Jury selection begins today in State of Florida v. George M. Zimmerman, the case in which Zimmerman, a self-appointed neighborhood watchman, is accused of second degree murder in the death of Trayvon Martin, a teenager who was walking through Zimmerman’s gated neighborhood in Sanford, Florida, wearing a now infamous hoodie, on a dark and rainy night in February, 2012. Zimmerman was armed with a handgun; Martin was carrying a bag of skittles and a soda.
By now the details of this case should be familiar (if not, you may view a timeline of events leading up to the shooting as well as statements made by Zimmerman, witness accounts, and the initial police report by clicking here and here).
Zimmerman was not arrested on the night of Martin’s death because he claimed he killed Martin, whom he admittedly got out of his car to pursue on foot, in self-defense during a fight that ensued in which Zimmerman had documented injuries.
Under Florida’s “Stand Your Ground” law, a person may use deadly force in self-defense without the duty to retreat from a place in which he has a right to be, or to give up ground to an assailant, when faced with a reasonable perceived threat. Stand Your Ground laws are an extension of the Castle Doctrine – upheld by the Supreme Court – which states that a person has no duty to retreat when his home is attacked. Stand Your Ground laws simply remove the duty of retreat from other locations. Under such statutes, also referred to as “Line In The Sand” or “No Duty To Retreat” laws, other restrictions may still exist; such as when in public, a person must be carrying his firearm legally – as Zimmerman was.
Thus, he was questioned and released on the night he shot Martin.
A controversial and high-profile investigation, the Martin case has sparked rallies and protests around the country and has already resulting in the firing of Sanford’s police chief and the reassignment of the case to a special prosecutor – who eventually arrested Zimmerman and charged him with second degree murder six weeks after the incident.
Last month, Zimmerman waived his right to a Stand Your Ground pretrial immunity hearing. In such a hearing, a judge would have ruled whether Zimmerman’s actions were protected under Florida’s SYG law. A ruling in his favor would have meant that no criminal or civil trial could proceed.
Instead, Zimmerman’s attorneys have decided to try this as a self-defense case. In order to convince a jury to convict him of the second degree murder charge, Florida prosecutors must prove beyond a reasonable doubt that Zimmerman had a “depraved mind” when he shot and killed Martin, and that he was not acting in self-defense. In Florida, using lethal force is justifiable if a person fears imminent death or great bodily harm. Jurors will be allowed to consider a lesser charge of manslaughter in the case.
The credibility of both parties has come into question in the nearly year and a half that has passed since the incident, but because he killed Martin with one gunshot to the chest – only Zimmerman is alive to tell his version of what happened that night. There are no eye witnesses to the entire scuffle between Martin and Zimmerman, so the case will ultimately hinge on whether jurors believe Zimmerman’s account or the prosecutor’s version of events. Trayvon Martin is, of course, not alive to tell his side.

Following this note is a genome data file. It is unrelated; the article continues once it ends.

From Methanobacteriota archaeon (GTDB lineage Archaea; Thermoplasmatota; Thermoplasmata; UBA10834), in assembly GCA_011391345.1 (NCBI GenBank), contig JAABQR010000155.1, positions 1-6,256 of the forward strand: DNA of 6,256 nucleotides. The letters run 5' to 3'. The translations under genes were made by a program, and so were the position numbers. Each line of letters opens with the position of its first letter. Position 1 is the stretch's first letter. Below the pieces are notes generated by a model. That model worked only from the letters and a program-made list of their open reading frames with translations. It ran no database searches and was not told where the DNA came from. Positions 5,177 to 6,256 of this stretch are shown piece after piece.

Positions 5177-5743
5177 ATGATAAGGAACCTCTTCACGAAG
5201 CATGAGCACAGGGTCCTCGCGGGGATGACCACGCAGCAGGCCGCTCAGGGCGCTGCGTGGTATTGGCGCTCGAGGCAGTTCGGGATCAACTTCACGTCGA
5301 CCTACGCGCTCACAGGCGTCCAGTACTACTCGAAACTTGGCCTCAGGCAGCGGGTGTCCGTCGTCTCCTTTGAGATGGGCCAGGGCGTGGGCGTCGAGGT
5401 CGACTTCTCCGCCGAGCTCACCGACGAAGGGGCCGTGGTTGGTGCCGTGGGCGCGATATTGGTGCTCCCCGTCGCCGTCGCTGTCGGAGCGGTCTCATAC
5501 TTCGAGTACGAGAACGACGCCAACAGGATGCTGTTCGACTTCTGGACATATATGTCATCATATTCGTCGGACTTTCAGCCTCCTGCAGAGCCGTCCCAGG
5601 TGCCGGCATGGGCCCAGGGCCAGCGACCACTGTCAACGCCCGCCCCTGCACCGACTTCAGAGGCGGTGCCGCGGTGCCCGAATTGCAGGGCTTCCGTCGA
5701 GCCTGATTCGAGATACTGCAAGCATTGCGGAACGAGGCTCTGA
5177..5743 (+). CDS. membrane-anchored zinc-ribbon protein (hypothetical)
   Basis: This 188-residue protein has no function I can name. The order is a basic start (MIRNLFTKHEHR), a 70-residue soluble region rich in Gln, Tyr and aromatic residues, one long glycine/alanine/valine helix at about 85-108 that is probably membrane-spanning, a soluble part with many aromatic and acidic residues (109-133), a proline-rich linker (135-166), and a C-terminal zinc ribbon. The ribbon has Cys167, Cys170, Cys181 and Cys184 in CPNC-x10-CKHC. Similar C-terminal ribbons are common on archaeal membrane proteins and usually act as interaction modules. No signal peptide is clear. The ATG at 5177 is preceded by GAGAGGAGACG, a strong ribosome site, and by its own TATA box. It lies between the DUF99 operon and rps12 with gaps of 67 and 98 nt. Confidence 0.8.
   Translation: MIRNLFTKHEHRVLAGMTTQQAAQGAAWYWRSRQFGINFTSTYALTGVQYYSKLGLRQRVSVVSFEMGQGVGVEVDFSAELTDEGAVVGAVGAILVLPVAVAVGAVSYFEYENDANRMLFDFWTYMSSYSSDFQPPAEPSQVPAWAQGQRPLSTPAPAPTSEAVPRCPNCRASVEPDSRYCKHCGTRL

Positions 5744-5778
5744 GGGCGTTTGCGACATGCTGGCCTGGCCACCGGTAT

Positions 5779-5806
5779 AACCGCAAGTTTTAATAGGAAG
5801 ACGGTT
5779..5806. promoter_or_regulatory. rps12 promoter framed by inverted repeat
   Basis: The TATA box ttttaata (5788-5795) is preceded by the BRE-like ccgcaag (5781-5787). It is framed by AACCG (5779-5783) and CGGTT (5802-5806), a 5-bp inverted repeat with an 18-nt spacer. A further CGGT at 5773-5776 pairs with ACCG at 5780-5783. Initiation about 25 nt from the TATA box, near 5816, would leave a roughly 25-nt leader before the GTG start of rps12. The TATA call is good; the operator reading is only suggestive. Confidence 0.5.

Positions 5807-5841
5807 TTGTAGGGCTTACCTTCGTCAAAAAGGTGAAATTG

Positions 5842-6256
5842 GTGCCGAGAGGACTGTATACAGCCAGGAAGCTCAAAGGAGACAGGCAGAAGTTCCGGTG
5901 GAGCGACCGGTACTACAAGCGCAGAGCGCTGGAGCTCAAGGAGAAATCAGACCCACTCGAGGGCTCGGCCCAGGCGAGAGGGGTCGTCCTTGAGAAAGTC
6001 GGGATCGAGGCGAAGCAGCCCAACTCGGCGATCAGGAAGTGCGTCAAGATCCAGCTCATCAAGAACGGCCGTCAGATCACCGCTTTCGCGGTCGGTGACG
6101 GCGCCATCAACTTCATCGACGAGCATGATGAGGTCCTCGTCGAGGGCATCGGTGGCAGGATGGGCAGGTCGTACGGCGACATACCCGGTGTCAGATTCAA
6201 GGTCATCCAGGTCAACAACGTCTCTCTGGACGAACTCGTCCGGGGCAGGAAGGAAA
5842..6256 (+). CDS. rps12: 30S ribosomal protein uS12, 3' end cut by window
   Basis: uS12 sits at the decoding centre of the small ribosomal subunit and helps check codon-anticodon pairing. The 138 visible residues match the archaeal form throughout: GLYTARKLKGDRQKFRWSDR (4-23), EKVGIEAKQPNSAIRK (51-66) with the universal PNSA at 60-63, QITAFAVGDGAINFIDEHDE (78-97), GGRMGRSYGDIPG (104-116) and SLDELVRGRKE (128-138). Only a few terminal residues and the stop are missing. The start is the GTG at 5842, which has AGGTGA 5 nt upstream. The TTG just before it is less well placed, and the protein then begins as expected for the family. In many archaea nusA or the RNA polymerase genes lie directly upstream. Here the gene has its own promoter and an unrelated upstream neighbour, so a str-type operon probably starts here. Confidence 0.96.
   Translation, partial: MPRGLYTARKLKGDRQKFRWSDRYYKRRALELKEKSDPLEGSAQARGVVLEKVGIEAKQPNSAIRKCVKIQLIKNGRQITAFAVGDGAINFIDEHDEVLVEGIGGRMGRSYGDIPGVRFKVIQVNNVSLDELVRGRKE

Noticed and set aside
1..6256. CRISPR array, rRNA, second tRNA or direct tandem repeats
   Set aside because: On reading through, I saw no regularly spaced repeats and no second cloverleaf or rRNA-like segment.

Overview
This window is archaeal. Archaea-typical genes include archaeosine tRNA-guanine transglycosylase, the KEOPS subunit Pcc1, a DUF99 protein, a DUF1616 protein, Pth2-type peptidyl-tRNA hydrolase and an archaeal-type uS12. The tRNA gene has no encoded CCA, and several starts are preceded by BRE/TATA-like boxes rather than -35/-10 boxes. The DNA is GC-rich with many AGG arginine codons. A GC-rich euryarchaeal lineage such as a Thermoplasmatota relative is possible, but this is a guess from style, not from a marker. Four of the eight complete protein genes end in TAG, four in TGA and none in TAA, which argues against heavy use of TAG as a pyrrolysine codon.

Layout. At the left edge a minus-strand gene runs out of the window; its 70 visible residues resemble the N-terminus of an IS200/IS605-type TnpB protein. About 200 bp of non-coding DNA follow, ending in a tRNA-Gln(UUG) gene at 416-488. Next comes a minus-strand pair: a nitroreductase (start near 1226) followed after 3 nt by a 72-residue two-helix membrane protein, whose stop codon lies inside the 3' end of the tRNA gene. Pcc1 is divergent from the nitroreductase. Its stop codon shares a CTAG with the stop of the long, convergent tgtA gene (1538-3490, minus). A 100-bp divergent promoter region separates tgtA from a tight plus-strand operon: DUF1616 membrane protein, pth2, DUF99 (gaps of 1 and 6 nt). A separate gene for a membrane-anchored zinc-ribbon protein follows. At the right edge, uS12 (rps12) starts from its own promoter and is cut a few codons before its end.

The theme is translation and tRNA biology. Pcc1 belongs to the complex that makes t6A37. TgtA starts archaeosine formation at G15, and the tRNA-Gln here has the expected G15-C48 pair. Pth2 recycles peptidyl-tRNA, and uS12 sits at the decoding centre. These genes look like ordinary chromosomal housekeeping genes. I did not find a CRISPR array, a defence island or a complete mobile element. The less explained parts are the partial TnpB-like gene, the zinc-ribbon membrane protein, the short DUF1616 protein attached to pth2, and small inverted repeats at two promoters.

Zimmerman, on the advice of his attorneys, ultimately chose not to seek immunity under Florida’s Stand Your Ground law. The existence of such laws, however, came under national scrutiny in light of this case.
As I have written previously, I am against such laws as I believe they help turn both non-dangerous and potentially dangerous situations in public places into deadly ones. I do not support an environment of fear and vigilante justice that gets people killed for simply being in the wrong place at the wrong time, and that is what I believe Stand Your Ground laws create. Pursuing a person that one thinks may be suspicious (but who has not approached them) is not the job of citizens such as George Zimmerman – it is the job of law enforcement.
I am also troubled by the fact that so many people do not seem to understand that there is a true dichotomy here – one can actually be against Stand Your Ground laws and pro-gun at the same time. I am. I am a gun owner myself and fully support the Second Amendment to the U.S. Constitution, the Castle Doctrine, and common law self defense, which allow people to defend themselves if they feel their life or the life of someone else around them is in imminent danger. I would not hesitate to use my weapon to defend myself or my family if we were in immediate danger in our home, business, or occupied vehicle.
I do not know if George Zimmerman acted in self-defense when he shot and killed Trayvon Martin. I have not seen all of the evidence that will be presented to the jury in Sanford, Florida charged with making that decision. I am pleased, however, that the case has made it to trial in a court of law – where it should be – so that justice may be served for both parties.
Amy Lazenby is the associate opinion editor at FITSNews. She is a wife, mother of three and small business owner with her husband who splits her time between South Carolina and Georgia. Follow her on Twitter @Mrs_Laz.